I don’t really know how I feel about the dispute between Jon Chait and Glenn Greenwald as to whether or not it’s correct at this point to say that the White House doesn’t “really” favor a public option. The metaphysics of the matter, however, aren’t really that important—faced with an uncertain-but-nonzero chance of getting a public option through congress, the White House has decided not to try.
I do think, however, that it’s important that people understand exactly which interest groups have been surrendered to. Greenwald writes that the public option “would provide real competition to the health insurance industry and is thus vehemently opposed by the industry and its lobbyists.” And of course it’s true that the public option is opposed by the insurance industry and its lobbyists. But it’s important to understand that everyone else’s lobbyists oppose it too. The American Medical Association opposes a public option as does the American Hospital Association, and as best I can tell all the other big interest group players.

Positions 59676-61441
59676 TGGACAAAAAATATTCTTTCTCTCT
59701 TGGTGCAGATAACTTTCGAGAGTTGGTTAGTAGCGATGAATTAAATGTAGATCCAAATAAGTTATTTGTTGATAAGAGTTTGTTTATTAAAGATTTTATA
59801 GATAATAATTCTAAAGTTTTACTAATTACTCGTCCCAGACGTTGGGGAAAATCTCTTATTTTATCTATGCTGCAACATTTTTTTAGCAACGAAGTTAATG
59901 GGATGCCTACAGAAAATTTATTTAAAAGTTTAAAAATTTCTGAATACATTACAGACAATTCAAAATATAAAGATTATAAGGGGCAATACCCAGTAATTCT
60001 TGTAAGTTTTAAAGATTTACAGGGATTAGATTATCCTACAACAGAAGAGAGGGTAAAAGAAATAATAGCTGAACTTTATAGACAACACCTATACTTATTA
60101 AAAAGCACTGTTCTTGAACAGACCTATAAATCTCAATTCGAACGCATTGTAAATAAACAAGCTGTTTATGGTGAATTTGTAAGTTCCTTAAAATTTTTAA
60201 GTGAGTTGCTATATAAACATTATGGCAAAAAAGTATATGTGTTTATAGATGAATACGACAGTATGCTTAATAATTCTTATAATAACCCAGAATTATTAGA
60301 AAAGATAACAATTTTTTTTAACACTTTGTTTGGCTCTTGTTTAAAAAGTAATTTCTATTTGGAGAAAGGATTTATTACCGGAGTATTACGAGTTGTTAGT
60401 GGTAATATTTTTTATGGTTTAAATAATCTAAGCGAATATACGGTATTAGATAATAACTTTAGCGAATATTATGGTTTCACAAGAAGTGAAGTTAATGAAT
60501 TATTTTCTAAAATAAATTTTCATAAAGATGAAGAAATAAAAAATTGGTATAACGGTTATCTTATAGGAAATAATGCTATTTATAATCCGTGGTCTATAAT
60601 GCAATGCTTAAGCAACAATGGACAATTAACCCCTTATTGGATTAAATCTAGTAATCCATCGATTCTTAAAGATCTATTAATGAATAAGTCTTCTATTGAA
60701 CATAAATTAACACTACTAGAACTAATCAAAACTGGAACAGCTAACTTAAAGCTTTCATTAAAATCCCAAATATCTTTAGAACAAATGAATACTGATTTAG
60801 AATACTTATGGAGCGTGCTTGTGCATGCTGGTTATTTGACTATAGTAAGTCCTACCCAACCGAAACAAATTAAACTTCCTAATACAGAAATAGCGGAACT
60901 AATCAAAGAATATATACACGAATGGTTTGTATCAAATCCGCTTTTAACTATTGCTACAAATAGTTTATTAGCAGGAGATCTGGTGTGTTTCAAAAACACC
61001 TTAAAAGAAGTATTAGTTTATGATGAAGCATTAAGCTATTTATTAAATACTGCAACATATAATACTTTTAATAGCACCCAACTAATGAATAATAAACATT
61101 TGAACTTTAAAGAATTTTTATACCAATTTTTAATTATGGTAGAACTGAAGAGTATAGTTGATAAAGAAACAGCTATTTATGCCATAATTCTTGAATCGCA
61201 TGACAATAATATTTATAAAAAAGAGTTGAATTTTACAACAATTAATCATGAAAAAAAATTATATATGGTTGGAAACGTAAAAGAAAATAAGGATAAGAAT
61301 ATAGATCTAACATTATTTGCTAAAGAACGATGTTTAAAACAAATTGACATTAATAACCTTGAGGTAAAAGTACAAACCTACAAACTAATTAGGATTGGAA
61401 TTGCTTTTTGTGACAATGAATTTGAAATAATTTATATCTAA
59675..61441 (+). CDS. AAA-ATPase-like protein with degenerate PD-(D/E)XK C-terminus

I understand politics—if you want to attack people for doing the bidding of insurance companies and doctors, you castigate them for “doing the bidding of insurance companies” and just leave the doctors out of it. Which is fine, but the fact of the matter is that a public program’s biggest potential source of cost controls isn’t squeezing out insurance company profits, it’s the ability to reduce payments to doctors and hospitals by piggybacking on reimbursement rates. The only reason the public option is viable congressionally at all is that its proponents agreed to neuter it by creating a “level playing field” public option that can’t do the Medicare piggyback. Such a public option could still do a lot of good but it’s not a huge game-changer. What’s more, the interest groups all still oppose it anyway because a public option, once in existence, could be linked to Medicare down the road.
People need to understand this, because whether reform passes or not this basic fight is going to repeat again and again. If you want to create or expand new public insurance programs, you need to deal not only with the easily demonized insurance companies but also the harder-to-fight doctors and hospitals.